Standing in the library of an Overbrook elementary school, Gov. Tom Wolf on Wednesday announced the state would spend $4.3 million to help remove lead paint from Philadelphia public schools.

Including the millions the state paid last year to complete such projects, that means Pennsylvania has allocated almost $12 million to fixing environmental hazards in the Philadelphia School District.

“No parent should have to worry about the health risk of sending their child to school, and no student should be at risk from lead paint,” said Wolf, who was flanked by city and state lawmakers.

The governor said the spending was spurred by Toxic City, The Inquirer series that detailed health threats posed to children by lead paint, asbestos, and other issues present inside many Philadelphia schools.

Toxic City “shone a spotlight on conditions that exist in many of the public schools right here in Philadelphia. We feel an even greater sense of urgency than we did last year,” Wolf said, calling The Inquirer’s work “a remarkable series” and “a call to action.”

To date, the school system has invested $18.6 million on lead-paint stabilization projects, said chief operating officer Danielle Floyd. The new state funds would be in addition to that spending.

By the time school starts on Sept. 3, 32 elementary schools will have had lead-paint stabilization projects completed, Floyd said. That’s a fraction of the 200 schools that must be remediated. The new state money will pay for lead abatement at an additional four to five schools, Floyd said.

The city late last year passed legislation requiring city schools to certify all buildings as “safe from lead-based paint hazards” or meet a 90-day deadline to repair damaged paint.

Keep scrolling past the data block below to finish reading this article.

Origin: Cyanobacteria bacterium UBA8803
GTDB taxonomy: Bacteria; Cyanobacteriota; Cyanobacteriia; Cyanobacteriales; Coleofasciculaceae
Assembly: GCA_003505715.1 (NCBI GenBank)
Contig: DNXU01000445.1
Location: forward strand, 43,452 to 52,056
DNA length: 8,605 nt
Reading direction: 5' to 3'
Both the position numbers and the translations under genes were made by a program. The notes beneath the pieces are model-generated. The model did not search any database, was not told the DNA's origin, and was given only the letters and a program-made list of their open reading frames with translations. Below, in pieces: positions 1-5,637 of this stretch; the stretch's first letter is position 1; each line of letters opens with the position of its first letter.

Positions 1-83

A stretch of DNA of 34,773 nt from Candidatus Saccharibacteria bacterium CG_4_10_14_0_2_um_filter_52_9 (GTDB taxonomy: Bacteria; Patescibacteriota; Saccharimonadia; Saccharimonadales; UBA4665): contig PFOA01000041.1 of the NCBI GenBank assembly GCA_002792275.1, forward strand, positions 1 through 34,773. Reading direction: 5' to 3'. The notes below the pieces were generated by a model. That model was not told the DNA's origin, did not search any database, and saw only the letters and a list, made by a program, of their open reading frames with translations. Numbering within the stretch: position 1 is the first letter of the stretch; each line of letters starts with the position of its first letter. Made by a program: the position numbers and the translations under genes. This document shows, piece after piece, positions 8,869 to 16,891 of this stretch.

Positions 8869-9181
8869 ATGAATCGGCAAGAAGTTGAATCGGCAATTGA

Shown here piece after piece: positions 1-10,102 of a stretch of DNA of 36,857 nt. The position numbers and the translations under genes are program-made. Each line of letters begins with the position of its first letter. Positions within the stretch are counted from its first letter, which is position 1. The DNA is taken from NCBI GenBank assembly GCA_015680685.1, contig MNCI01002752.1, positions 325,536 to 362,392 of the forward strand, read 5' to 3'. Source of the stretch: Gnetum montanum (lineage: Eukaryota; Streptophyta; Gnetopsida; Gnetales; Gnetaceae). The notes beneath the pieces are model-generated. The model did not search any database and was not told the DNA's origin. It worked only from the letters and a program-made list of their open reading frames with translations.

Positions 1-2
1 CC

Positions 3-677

Wolf and other dignitaries gathered at Edward Heston Elementary on North 54th Street, a building where assistant principal Audrey Fields said at least a few classrooms typically had peeling lead paint in the 18 years she has been at the school. Teachers worried that small children would touch paint flakes or put them in their mouths, and so they coped as best they could, by putting posters or other decorations on top of the problem areas.

“It was just a Band-Aid,” Fields said.

Heston was a work zone Wednesday, site of a paint stabilization project. Up and down hallways, walls and windows were covered to keep dust from clinging to them, with active work sites cordoned off. In all, 80,000 square feet will be remediated at Heston, officials said.

“Now, we don’t have to worry about it,” said Fields. “The teachers are going to be so excited when they come back.”

Wolf and others stressed that while the state money will help the district complete its lead-paint work, more funds will be needed. Earlier this year, he introduced a plan to seek a severance tax on Marcellus Shale natural gas drilling that he said would raise $4.5 billion to fund infrastructure projects across the state, including school cleanup work.

As his other shale tax plans have been, this one was met with resistance from Harrisburg Republicans who control the state legislature.

Jerry Jordan, president of the Philadelphia Federation of Teachers, said that Wednesday’s announcement was a key step.

“We cannot expect children to learn, thrive, and succeed in environments where they can be poisoned,” Jordan said.